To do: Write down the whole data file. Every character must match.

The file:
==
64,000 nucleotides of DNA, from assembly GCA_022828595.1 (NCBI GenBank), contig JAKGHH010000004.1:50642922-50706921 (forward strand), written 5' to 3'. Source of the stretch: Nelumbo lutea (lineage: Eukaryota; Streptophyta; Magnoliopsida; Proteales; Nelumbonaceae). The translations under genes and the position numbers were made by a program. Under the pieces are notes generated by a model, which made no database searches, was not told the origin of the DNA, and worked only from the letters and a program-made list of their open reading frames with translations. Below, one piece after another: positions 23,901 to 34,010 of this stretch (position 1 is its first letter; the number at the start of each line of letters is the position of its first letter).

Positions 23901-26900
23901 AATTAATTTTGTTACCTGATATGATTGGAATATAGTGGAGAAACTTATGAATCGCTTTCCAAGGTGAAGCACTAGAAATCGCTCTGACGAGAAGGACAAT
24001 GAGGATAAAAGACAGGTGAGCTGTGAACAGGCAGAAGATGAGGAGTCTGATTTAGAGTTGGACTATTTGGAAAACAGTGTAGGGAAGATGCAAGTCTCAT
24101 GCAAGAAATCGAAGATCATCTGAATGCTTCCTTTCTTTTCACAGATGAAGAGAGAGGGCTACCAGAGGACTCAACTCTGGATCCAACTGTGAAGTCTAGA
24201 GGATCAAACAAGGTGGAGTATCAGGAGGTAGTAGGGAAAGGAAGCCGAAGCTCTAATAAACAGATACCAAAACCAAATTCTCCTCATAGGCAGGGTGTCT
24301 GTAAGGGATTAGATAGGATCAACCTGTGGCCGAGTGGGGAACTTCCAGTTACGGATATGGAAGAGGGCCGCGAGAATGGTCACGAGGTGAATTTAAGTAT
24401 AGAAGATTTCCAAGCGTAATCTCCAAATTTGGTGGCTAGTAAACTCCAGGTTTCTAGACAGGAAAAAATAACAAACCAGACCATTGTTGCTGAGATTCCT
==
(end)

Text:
64,000 nucleotides of DNA, from assembly GCA_022828595.1 (NCBI GenBank), contig JAKGHH010000004.1:50642922-50706921 (forward strand), written 5' to 3'. Source of the stretch: Nelumbo lutea (lineage: Eukaryota; Streptophyta; Magnoliopsida; Proteales; Nelumbonaceae). The translations under genes and the position numbers were made by a program. Under the pieces are notes generated by a model, which made no database searches, was not told the origin of the DNA, and worked only from the letters and a program-made list of their open reading frames with translations. Below, one piece after another: positions 23,901 to 34,010 of this stretch (position 1 is its first letter; the number at the start of each line of letters is the position of its first letter).

Positions 23901-26900
23901 AATTAATTTTGTTACCTGATATGATTGGAATATAGTGGAGAAACTTATGAATCGCTTTCCAAGGTGAAGCACTAGAAATCGCTCTGACGAGAAGGACAAT
24001 GAGGATAAAAGACAGGTGAGCTGTGAACAGGCAGAAGATGAGGAGTCTGATTTAGAGTTGGACTATTTGGAAAACAGTGTAGGGAAGATGCAAGTCTCAT
24101 GCAAGAAATCGAAGATCATCTGAATGCTTCCTTTCTTTTCACAGATGAAGAGAGAGGGCTACCAGAGGACTCAACTCTGGATCCAACTGTGAAGTCTAGA
24201 GGATCAAACAAGGTGGAGTATCAGGAGGTAGTAGGGAAAGGAAGCCGAAGCTCTAATAAACAGATACCAAAACCAAATTCTCCTCATAGGCAGGGTGTCT
24301 GTAAGGGATTAGATAGGATCAACCTGTGGCCGAGTGGGGAACTTCCAGTTACGGATATGGAAGAGGGCCGCGAGAATGGTCACGAGGTGAATTTAAGTAT
24401 AGAAGATTTCCAAGCGTAATCTCCAAATTTGGTGGCTAGTAAACTCCAGGTTTCTAGACAGGAAAAAATAACAAACCAGACCATTGTTGCTGAGATTCCT